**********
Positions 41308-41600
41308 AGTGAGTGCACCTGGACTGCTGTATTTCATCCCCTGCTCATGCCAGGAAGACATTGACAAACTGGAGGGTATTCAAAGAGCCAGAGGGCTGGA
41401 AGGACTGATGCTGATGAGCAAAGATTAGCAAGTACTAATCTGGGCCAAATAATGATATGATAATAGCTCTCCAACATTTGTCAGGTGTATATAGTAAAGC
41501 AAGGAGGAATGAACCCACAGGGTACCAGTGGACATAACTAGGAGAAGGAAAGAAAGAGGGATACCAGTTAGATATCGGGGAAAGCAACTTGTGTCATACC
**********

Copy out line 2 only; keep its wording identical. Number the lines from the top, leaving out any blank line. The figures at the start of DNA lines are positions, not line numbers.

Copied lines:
41308 AGTGAGTGCACCTGGACTGCTGTATTTCATCCCCTGCTCATGCCAGGAAGACATTGACAAACTGGAGGGTATTCAAAGAGCCAGAGGGCTGGA